Are you thinking about purchasing a used vehicle in South Carolina? It is absolutely essential to run a background check on that vehicle, before parting with any money. This will protect you from dodgy dealings, rogue sellers, and the nightmare situation of accidentally purchasing a used car which is unsafe to drive. You do not need to be an internet wiz to conduct a vehicle title search, or even to have access to a DMV office. It will take just a few minutes, an internet-ready device, and the vehicle’s unique Vehicle Identification Number (VIN). In some cases it’s possible to obtain a SC vehicle title search by performing a license plate lookup.
Running a South Carolina vehicle title search is the only way to ensure a used vehicle is safe, can be legally driven, and is not registered as stolen. When thousands of stolen and unsafe vehicles are sold across the United States every year, it is simply not worth taking any chances. Conducting a vehicle history check on your chosen car is especially important if it looks like you are getting the deal of the century. If something seems too good to be true, it probably is.
The process by which consumers can check out the history of a used vehicle is largely the same in every state. This is because every state’s title search facility accesses a federally managed archive called the National Motor Vehicle Title Information System (NMVTIS). The car, motorcycle or truck you are thinking of buying will be printed with a unique identification number which was assigned at the point of manufacture. Using this number, you can access the NMVTIS archives to view a full report of the vehicle’s history. Simply ask the seller to provide you with this 17-digit code, find a reputable online search facility, and you are good to go.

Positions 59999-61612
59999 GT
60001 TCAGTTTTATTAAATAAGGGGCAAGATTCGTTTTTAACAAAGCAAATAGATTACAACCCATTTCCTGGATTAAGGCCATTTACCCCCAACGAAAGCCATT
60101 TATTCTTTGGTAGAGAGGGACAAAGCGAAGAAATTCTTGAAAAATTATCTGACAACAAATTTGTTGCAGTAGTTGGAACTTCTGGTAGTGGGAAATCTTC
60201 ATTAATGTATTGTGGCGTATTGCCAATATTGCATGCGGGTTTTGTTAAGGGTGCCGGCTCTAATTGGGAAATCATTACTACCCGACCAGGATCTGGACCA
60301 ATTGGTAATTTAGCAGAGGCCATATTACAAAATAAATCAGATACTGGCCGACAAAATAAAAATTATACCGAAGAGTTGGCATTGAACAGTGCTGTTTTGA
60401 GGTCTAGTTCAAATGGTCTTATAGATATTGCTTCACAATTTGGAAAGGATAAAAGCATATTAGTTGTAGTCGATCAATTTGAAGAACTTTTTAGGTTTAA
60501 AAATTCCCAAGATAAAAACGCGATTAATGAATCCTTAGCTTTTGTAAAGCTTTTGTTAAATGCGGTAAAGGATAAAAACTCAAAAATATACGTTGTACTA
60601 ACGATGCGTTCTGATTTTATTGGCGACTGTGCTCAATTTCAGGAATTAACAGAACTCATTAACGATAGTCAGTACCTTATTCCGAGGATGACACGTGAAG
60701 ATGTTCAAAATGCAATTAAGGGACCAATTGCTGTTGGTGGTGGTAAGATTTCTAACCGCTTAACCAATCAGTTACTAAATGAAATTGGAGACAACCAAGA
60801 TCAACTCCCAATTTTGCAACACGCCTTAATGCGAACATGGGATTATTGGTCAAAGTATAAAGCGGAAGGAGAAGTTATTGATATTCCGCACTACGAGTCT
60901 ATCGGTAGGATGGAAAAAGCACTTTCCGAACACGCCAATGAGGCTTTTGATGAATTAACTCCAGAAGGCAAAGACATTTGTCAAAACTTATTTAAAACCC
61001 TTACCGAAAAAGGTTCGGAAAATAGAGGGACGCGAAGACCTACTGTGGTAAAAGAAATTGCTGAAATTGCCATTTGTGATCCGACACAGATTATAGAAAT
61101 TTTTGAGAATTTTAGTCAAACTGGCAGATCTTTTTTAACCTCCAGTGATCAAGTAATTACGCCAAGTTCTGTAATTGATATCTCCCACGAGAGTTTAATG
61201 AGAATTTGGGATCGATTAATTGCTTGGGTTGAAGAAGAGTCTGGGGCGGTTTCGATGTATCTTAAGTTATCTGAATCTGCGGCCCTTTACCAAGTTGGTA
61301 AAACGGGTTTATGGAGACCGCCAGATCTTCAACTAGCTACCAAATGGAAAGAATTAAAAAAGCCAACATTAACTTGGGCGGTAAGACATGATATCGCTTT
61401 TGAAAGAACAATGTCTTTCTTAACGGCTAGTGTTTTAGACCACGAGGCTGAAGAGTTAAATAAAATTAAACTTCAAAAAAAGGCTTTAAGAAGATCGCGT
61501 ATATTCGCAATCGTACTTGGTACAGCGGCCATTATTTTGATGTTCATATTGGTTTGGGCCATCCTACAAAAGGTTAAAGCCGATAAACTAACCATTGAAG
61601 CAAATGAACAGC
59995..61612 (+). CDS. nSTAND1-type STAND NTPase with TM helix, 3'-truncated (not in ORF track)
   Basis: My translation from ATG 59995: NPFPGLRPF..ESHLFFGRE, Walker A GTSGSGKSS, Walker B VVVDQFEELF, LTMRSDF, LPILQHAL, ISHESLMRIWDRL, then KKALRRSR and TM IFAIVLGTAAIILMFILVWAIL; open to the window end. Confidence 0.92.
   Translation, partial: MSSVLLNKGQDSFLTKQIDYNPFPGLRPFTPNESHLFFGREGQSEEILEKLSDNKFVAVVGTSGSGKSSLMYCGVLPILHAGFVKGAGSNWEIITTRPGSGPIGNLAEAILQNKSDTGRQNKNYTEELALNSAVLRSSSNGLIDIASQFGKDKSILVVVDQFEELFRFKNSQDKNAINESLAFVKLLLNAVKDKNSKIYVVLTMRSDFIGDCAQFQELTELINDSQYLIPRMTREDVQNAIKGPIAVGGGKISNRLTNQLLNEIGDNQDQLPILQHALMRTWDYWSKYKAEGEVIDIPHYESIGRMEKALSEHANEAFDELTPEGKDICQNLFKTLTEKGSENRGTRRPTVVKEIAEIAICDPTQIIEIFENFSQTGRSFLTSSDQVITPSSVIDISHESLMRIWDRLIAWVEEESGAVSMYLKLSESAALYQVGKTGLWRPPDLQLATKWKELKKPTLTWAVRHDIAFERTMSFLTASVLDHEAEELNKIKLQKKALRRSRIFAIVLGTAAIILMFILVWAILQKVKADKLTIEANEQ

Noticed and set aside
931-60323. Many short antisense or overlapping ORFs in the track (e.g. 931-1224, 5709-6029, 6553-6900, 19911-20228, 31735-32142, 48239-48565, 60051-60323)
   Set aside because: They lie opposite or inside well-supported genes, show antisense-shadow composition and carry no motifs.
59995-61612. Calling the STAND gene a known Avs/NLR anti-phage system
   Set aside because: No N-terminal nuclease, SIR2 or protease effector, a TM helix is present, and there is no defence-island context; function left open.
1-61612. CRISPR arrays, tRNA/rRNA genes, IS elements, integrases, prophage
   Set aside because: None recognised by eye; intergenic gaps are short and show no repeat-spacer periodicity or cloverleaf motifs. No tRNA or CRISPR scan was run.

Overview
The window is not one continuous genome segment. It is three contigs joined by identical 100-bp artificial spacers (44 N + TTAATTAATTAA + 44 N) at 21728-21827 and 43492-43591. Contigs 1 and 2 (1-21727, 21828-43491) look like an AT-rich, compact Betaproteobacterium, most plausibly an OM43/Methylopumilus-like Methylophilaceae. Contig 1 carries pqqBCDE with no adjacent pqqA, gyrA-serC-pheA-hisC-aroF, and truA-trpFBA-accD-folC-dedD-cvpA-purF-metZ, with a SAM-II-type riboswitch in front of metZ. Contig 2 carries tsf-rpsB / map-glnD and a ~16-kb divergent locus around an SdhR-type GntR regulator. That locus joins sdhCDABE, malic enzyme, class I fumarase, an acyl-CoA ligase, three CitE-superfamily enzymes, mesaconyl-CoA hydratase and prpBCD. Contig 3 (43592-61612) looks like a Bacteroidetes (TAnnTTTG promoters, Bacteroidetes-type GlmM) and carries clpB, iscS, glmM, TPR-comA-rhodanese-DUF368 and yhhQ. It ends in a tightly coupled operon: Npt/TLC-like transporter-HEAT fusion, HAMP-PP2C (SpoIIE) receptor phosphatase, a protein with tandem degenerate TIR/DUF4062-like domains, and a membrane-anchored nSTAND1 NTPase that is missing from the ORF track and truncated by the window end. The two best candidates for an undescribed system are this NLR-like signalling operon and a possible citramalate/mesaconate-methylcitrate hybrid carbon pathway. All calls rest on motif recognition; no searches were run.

Check out the vehicle history guidance on the NMVTIS website, ,for key information concerning title search results. In most instances, South Carolina vehicle history reports are fairly easy to decipher. The best result you could hope for is a ‘clean’ report. This means that the vehicle has never been listed as stolen, salvage, junk, fire damaged or flood damaged. If any of these latter four brands come up on the history without also being accompanied by a ‘rebuilt’ brand, you will not legally be able to register and drive the vehicle. Consumers should also check that the manufacturing year, make, model and registered owner of the vehicle match that displayed on the report. If there any discrepancies, you may be dealing with a fake VIN or a stolen vehicle.
It is a legal requirement for any person selling a used car to disclose any information about the vehicle’s history which may deter potential buyers. For this reason, the person you are dealing with should readily provide you with the vehicle’s identification number. They should easily be able to find this number printed on the dashboard, driver’s side door jamb, or on the vehicle’s title papers.